Snoring, daytime sleepiness or not sleeping?
Do you snore, suffer from daytime sleepiness or not getting a good night sleep regularly? Most of us don’t think of snoring as something to be overly concerned about. But frequent, loud snoring may be a sign of sleep apnoea (sleep apnea), a common and potentially serious disorder in which breathing repeatedly stops and starts as you sleep. Although sleep apnoea is treatable, it often goes unrecognized. Learning how to identify the warning signs, how to distinguish it from normal snoring, is the first step to overcoming sleep apnoea and getting a good night’s sleep.
What is sleep apnoea (sleep apnea)?
Sleep apnoea affects the way you breathe when you’re sleeping. In untreated sleep apnoea, breathing is briefly interrupted or becomes very shallow during sleep. These breathing pauses typically last between 10 to 20 seconds, (or up to two minutes in some cases), and can occur up to hundreds of times a night, jolting you out of your natural sleep rhythm. As a consequence, you spend more time in light sleep and less time in the deep, restorative sleep you need to be energetic, mentally sharp, and productive the next day.
This chronic sleep deprivation results in daytime sleepiness, slow reflexes, poor concentration, and an increased risk of accidents. Sleep apnoea can also lead to serious health problems over time, including diabetes, high blood pressure, heart disease, stroke, reduced libido and weight gain. But with treatment, you can control the symptoms, get your sleep back on track and start to enjoy being refreshed and alert every day.
Types of sleep apnoea
- Obstructive sleep apnoea is the most common type of sleep apnoea. It occurs when the soft tissue in the back of your throat relaxes during sleep and blocks the airway, often causing you to snore loudly.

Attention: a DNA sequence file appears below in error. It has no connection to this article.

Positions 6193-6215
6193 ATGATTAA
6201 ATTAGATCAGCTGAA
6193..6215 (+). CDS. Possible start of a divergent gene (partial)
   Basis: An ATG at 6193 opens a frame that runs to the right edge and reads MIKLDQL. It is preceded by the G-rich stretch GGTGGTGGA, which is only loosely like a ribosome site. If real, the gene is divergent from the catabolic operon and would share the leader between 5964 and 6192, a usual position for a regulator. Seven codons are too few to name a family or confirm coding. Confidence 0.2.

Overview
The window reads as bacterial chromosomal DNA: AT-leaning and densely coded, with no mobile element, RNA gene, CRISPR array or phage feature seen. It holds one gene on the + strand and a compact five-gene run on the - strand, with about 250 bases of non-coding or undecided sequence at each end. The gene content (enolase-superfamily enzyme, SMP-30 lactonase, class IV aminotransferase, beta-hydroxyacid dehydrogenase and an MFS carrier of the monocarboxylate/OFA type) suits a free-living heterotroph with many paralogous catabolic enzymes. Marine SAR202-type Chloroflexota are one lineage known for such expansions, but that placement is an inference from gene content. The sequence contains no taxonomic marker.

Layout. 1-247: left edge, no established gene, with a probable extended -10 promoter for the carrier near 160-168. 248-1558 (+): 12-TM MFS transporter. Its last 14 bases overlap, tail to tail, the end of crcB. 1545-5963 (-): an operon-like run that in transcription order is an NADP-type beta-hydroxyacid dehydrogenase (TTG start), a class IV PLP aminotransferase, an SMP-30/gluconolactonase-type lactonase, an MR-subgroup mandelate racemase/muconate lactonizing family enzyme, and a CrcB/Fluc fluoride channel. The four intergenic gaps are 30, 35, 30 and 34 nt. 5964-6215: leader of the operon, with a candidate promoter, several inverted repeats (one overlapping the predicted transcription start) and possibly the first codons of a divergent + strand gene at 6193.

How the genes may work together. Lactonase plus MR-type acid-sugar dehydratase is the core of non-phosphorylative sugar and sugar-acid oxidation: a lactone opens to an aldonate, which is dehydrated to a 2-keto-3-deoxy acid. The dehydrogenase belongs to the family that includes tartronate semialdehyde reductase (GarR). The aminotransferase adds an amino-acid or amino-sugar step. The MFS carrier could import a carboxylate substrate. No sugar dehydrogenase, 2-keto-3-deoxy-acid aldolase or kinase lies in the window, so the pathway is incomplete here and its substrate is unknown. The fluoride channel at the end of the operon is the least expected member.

- Central sleep apnoea is a much less common type of sleep apnoea that involves the central nervous system, occurring when the brain fails to signal the muscles that control breathing. People with central sleep apnoea seldom snore.
- Complex sleep apnoea is a combination of obstructive sleep apnoea and central sleep apnoea.
Who’s most at risk?
Those that suffer an increased risk of suffering from sleep apnoea are males who are moderately to severely overweight, and those over the age of 40. But almost anyone can suffer; even petite women and children. This potentially life threatening disease is a lot more common than generally expected and should be taken very seriously.
Diagnosing sleep apnoea is now easy and affordable and can be done in the comfort of your own home. The test is approved by Medicare and is Bulk Billed providing you are an adult, meet the sleep specialist’s qualifying criteria and have a signed referral from your doctor.
Dr John Harrison at Healthy Bite Dental specialises in dental sleep appliances and works closely with sleep physicians and other health professionals to provide proven solutions for snoring and sleep apnoea.
For more information call 9430 3100 or click here to request an appointment.